The emperor's new tour

Source: Travis Walton / WikiMedia

I used to really like UFO stories, pretty much ever since I watched E.T. and Close Encounters of the Third Kind, but then especially after picking up a book called Alien Encyclopedia in a third-grade book sale. It was great because the author presented both "real-life" stories and fictional characters with pretty much equal weight, so I learned about paranormal stuff and lots of science fiction at the same time. For a kids' book, it affords a surprising level of literacy in close-encounter stories (that is, stories from either abductees or contactees)—everything from Grays to Project Blue Book to Reptilians.

At least, I thought it was surprising. Then I learned that pseudoscience is actually kinda boring. I'm still interested in those stories—for example, I listen to Coast to Coast AM—but more because I'm fascinated by the social phenomenon of telling close-encounter stories than the stories themselves.

For example, the last time I listened to Coast to Coast they had a guest talk about his childhood abduction experience:
- "Little creatures" would steal him away in the middle of the night
- The walls of their ship were transparent, so it was like he was flying over the land and sea
- They took him to visit many different cities on earth, which he "had never been to before" (etc. etc.)
- Then they returned him to his bedroom, where he went to sleep but had nightmares and a nosebleed.
- Somewhat unusually (but by no means unique), he described his experience as highly unpleasant. Many alleged contactees describe the experience in more wondrous or hopeful terms.
He went on to describe repeated encounters with these alien creatures. Sometimes they looked like the "classic Gray" (to use the host's words), other times the near-human "Nordic" type, other times giant lizard-men, and other times giant praying-mantises (perhaps a gelugon or maybe a thri-kreen?). None of these are unique to his story, however.

I can't help relating another one of his "revelations", even though it has nothing to do with abductions:
He also disclosed the secret purpose of the Large Hadron Collider and its sister collider just west of Chicago. "These things are designed to connect to alternate realities and even collapse parallel universes into this one where the Illuminati have gained power and have achieved their goals," he revealed.

The thing is, almost every close-encounter story is like this. It would be like if half your extended family on both sides went to Paris at different times and almost everyone visited the Louvre (for the Mona Lisa), the Eiffel Tower, Versailles, and the Arc de Triomphe in that order, with no more description than what one would get from a postcard. At that point you might get suspicious about the authenticity of their travel stories.

Moreover, the abductee and contactee stories bear a too-close-for-epistemic-comfort with dreams and sleep-paralysis stories. They take place at night, usually as the person is about to fall asleep (or at least feeling very sleepy). Or they wake up suddenly and find that they can't move—sleep paralysis. In both cases they're in a very liminal state of consciousness, not clearly asleep nor clearly awake, and therefore very clearly untrustworthy. That's not to say they're lying, only that they may very well be mistaken about their experience.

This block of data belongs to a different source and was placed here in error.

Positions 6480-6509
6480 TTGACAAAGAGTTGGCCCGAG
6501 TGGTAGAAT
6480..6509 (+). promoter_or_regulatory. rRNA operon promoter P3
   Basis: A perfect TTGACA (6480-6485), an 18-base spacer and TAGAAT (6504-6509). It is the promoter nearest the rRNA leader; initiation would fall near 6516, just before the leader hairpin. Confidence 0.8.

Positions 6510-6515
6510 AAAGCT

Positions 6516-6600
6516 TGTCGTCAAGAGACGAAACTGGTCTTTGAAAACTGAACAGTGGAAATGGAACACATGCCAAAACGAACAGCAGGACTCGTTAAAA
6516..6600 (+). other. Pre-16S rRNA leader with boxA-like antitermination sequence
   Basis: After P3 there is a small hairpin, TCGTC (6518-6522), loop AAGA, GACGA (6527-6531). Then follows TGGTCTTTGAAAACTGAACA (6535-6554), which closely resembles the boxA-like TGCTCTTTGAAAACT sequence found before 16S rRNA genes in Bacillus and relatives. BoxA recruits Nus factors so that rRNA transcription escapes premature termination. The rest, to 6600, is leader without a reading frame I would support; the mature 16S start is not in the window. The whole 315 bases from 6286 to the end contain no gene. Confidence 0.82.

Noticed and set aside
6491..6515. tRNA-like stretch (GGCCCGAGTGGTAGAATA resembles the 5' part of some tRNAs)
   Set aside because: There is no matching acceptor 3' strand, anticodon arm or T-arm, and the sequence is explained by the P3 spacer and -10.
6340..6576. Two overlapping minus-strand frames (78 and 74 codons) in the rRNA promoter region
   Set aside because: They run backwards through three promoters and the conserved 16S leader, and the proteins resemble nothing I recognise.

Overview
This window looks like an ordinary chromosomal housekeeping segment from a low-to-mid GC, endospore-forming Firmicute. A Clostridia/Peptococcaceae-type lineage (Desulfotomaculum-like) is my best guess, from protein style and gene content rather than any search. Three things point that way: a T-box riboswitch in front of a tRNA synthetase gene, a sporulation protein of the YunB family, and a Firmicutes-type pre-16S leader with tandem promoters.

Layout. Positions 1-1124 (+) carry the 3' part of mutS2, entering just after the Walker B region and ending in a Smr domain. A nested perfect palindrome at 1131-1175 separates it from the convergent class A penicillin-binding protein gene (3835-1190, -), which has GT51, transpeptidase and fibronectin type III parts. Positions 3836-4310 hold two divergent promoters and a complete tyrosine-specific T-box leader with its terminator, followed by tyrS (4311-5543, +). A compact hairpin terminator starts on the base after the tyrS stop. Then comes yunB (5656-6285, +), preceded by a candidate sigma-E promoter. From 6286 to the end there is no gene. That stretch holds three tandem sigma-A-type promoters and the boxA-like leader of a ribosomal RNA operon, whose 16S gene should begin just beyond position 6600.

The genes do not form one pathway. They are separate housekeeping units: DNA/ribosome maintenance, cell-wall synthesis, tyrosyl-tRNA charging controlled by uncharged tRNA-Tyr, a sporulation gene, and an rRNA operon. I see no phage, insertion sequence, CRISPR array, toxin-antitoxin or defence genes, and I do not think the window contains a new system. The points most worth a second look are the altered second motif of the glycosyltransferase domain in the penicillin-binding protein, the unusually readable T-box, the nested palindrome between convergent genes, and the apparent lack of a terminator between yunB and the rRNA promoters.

In this episode of The Atheist Experience, co-host Tracie Harris describes her own sleep-paralysis experience and why it's rational for her to not trust her initial conclusions about it:


Without recoverable evidence and only their testimony to go on, as proper scientific skeptics we can only shrug and say "well that sounds weird." Certainly we can't conclude that a multi-species consortium of intelligent beings from another galaxy are visiting Earth to terrorize humanity.

A different interpretation of dream-visions can be found in the Apocalypse of Paul, a text of the Christian apocrypha:
3. While I was in the body in which I was snatched up to the third heaven, the word of the Lord came to me saying: speak to the people: until when will ye transgress, and heap sin upon sin, and tempt the Lord who made you? [...]


11. And the angel answered and said unto me: Follow me, and I will show you the place of the just where they are led when they are deceased, and after these things taking thee into the abyss, I will show thee the souls of sinners and what sort of place they are led into when they have deceased. [...]
People nowadays sometimes take their experience to be a visitation from angels or demons from the Christian tradition: Coast to Coast sometimes dedicates whole episodes to call-in testimony about angelic messengers or demonic possession. I find this exceedingly strange, precisely because it happens on a show that on other nights fields discussions of extraterrestrials, black magic, and Eastern mysticism with the same degree of credulity! If I were a true believer in alien visitors, surely my belief that they were ambassadors from the Universal Federation of Peace, Love, and Free HDTV For Everyone contradicts the Christian who believes they're actually nefarious agents of the Devil. Why would I (respectively, the Christian) call in to a show that peddles the opposite view?

Another fatal sign for the contactees is that rarely do the visitors tell them anything particularly surprising. Even the cultiest UFO cults were boring in this regard, sloppily recycling Abrahamic or Theosophic concepts of "transcendance" or "salvation"—or else apocalyptic visions of doom. You know, the easy stuff.

How likely is it that hyper-intelligent alien beings from the other side of the galaxy would visit Earth and turn out to be actually quite approachable to a regular Joe from Middle America? That their message would be so easily distilled to "be good, don't use nukes" or "yep, the Illuminati are real and they answer to us"?

C'mon. Ultimate Reality isn't that easy.